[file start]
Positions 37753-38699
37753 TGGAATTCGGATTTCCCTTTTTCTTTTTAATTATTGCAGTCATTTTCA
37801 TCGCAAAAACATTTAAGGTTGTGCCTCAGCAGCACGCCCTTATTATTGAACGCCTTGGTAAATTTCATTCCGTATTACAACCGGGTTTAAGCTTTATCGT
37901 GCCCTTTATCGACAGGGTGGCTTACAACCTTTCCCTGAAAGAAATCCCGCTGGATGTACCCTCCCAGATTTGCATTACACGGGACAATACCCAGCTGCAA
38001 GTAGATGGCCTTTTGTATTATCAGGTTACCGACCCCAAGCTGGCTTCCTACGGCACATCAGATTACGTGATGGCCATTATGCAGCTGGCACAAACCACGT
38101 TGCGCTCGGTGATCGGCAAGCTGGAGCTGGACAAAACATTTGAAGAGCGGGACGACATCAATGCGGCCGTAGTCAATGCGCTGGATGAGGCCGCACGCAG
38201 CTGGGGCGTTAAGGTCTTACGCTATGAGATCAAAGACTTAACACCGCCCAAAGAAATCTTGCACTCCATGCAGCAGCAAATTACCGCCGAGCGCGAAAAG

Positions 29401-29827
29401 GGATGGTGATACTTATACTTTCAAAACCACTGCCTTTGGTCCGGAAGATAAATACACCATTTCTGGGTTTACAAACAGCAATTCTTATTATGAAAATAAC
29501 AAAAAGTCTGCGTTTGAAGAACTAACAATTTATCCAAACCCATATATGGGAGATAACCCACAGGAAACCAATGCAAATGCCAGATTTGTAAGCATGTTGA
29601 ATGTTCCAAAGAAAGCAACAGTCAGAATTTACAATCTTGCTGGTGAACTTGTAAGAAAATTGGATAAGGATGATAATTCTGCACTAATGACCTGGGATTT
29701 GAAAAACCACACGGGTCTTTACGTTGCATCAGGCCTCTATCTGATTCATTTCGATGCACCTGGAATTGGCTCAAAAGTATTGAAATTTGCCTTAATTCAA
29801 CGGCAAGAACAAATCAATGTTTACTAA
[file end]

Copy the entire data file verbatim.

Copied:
Positions 37753-38699
37753 TGGAATTCGGATTTCCCTTTTTCTTTTTAATTATTGCAGTCATTTTCA
37801 TCGCAAAAACATTTAAGGTTGTGCCTCAGCAGCACGCCCTTATTATTGAACGCCTTGGTAAATTTCATTCCGTATTACAACCGGGTTTAAGCTTTATCGT
37901 GCCCTTTATCGACAGGGTGGCTTACAACCTTTCCCTGAAAGAAATCCCGCTGGATGTACCCTCCCAGATTTGCATTACACGGGACAATACCCAGCTGCAA
38001 GTAGATGGCCTTTTGTATTATCAGGTTACCGACCCCAAGCTGGCTTCCTACGGCACATCAGATTACGTGATGGCCATTATGCAGCTGGCACAAACCACGT
38101 TGCGCTCGGTGATCGGCAAGCTGGAGCTGGACAAAACATTTGAAGAGCGGGACGACATCAATGCGGCCGTAGTCAATGCGCTGGATGAGGCCGCACGCAG
38201 CTGGGGCGTTAAGGTCTTACGCTATGAGATCAAAGACTTAACACCGCCCAAAGAAATCTTGCACTCCATGCAGCAGCAAATTACCGCCGAGCGCGAAAAG

Positions 29401-29827
29401 GGATGGTGATACTTATACTTTCAAAACCACTGCCTTTGGTCCGGAAGATAAATACACCATTTCTGGGTTTACAAACAGCAATTCTTATTATGAAAATAAC
29501 AAAAAGTCTGCGTTTGAAGAACTAACAATTTATCCAAACCCATATATGGGAGATAACCCACAGGAAACCAATGCAAATGCCAGATTTGTAAGCATGTTGA
29601 ATGTTCCAAAGAAAGCAACAGTCAGAATTTACAATCTTGCTGGTGAACTTGTAAGAAAATTGGATAAGGATGATAATTCTGCACTAATGACCTGGGATTT
29701 GAAAAACCACACGGGTCTTTACGTTGCATCAGGCCTCTATCTGATTCATTTCGATGCACCTGGAATTGGCTCAAAAGTATTGAAATTTGCCTTAATTCAA
29801 CGGCAAGAACAAATCAATGTTTACTAA